September 22nd, 2016

Constitution Day

Constitution Day is an American federal observance that recognizes the adoption of the United States Constitution and those who have become U.S. citizens. It is normally observed on September 17, the day in 1787 that delegates to the Constitutional Convention signed the document in Philadelphia.

This event was sponsored by the NYU John Brademas Center.
 

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Stephen Solomon

Stephen Solomon

Stephen D. Solomon is associate director of the Arthur L. Carter Journalism Institute and director of the M.A. program in Business and Economic Reporting, which he founded in 1999. His new book, Revolutionary Dissent: How the Founding Generation Created the Freedom of Speech, was published by St. Martin’s Press in April 2016. It explores how the raucous political protest of the nation’s founding period gave meaning to the freedoms of speech and press at a time when the crime of seditious libel was used to punish criticism of government.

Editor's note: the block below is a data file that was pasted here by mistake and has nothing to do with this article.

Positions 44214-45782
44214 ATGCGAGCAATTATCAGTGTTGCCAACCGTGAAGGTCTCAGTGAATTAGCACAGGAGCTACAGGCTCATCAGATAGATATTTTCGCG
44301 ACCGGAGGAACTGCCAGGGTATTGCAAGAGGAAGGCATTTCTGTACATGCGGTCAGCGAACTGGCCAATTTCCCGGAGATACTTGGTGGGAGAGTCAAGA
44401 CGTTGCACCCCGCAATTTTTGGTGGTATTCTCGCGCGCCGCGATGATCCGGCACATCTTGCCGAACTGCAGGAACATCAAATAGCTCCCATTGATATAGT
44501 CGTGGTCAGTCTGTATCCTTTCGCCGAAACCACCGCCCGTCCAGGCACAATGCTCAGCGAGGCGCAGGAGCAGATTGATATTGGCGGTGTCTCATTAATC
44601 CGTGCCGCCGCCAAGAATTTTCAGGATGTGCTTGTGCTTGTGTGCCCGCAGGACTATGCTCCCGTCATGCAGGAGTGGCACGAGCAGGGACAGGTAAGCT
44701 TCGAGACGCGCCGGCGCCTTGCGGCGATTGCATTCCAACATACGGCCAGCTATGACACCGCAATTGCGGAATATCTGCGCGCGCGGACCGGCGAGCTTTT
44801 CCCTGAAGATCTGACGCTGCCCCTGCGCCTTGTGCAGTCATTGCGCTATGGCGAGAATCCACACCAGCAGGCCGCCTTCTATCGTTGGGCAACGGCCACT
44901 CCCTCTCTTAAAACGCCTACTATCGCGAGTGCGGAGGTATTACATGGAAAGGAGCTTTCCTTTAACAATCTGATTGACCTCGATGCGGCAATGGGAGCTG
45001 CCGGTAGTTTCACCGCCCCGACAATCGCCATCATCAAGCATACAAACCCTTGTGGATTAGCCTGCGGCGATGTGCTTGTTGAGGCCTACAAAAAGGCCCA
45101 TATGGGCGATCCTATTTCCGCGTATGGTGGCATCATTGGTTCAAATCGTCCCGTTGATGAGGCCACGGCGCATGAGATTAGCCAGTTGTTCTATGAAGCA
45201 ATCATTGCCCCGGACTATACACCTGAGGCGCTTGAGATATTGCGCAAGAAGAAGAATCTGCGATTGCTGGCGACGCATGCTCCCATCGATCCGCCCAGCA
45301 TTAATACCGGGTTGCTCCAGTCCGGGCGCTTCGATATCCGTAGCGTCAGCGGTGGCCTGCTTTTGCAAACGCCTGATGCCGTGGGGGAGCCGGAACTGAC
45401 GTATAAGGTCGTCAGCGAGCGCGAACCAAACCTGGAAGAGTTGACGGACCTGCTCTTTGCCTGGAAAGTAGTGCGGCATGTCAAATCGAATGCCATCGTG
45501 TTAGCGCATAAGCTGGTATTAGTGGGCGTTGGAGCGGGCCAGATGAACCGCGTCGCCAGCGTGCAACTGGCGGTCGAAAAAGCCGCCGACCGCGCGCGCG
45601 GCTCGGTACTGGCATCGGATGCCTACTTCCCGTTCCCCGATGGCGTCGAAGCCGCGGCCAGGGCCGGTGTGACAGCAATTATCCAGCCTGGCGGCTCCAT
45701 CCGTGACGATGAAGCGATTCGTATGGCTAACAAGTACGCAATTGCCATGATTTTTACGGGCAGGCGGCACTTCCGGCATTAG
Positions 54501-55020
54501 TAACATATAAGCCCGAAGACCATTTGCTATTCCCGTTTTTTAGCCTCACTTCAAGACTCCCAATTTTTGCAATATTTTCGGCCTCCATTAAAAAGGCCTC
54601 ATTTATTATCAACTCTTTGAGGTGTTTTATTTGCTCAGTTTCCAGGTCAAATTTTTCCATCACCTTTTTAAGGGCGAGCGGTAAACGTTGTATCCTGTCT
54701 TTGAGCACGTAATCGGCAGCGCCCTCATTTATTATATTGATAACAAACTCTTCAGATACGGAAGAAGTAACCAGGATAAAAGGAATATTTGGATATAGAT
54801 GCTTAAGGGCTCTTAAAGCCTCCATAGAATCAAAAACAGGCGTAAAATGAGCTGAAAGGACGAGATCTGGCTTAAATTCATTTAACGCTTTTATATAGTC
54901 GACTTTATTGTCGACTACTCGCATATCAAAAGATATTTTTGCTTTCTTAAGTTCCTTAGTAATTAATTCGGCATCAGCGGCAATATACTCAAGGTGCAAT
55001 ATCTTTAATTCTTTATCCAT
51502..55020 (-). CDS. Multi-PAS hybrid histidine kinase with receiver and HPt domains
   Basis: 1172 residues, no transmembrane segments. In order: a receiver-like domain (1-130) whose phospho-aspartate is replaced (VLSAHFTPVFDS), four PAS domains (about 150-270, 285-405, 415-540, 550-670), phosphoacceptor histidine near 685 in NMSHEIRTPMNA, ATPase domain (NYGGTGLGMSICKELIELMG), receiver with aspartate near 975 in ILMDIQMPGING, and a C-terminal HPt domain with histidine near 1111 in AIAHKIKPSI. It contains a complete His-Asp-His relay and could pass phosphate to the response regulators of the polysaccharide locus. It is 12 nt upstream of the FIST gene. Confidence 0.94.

Solomon Book

Revolutionary Dissent: How the Founding Generation Created the Freedom of Speech

When members of the founding generation protested against British authority, debated separation, and then ratified the Constitution, they formed the American political character we know today—raucous, intemperate, and often mean-spirited. Revolutionary Dissent brings alive a world of colorful and stormy protests that included effigies, pamphlets, songs, sermons, cartoons, letters and liberty trees. Solomon explores through a series of chronological narratives how Americans of the Revolutionary period employed robust speech against the British and against each other. Uninhibited dissent provided a distinctly American meaning to the First Amendment’s guarantees of freedom of speech and press at a time when the legal doctrine inherited from England allowed prosecutions of those who criticized government.

Solomon discovers the wellspring in our revolutionary past for today’s satirists like Jon Stewart and Stephen Colbert, pundits like Rush Limbaugh and Keith Olbermann, and protests like flag burning and street demonstrations. From the inflammatory engravings of Paul Revere, the political theater of Alexander McDougall, the liberty tree protests of Ebenezer McIntosh and the oratory of Patrick Henry, Solomon shares the stories of the dissenters who created the American idea of the liberty of thought.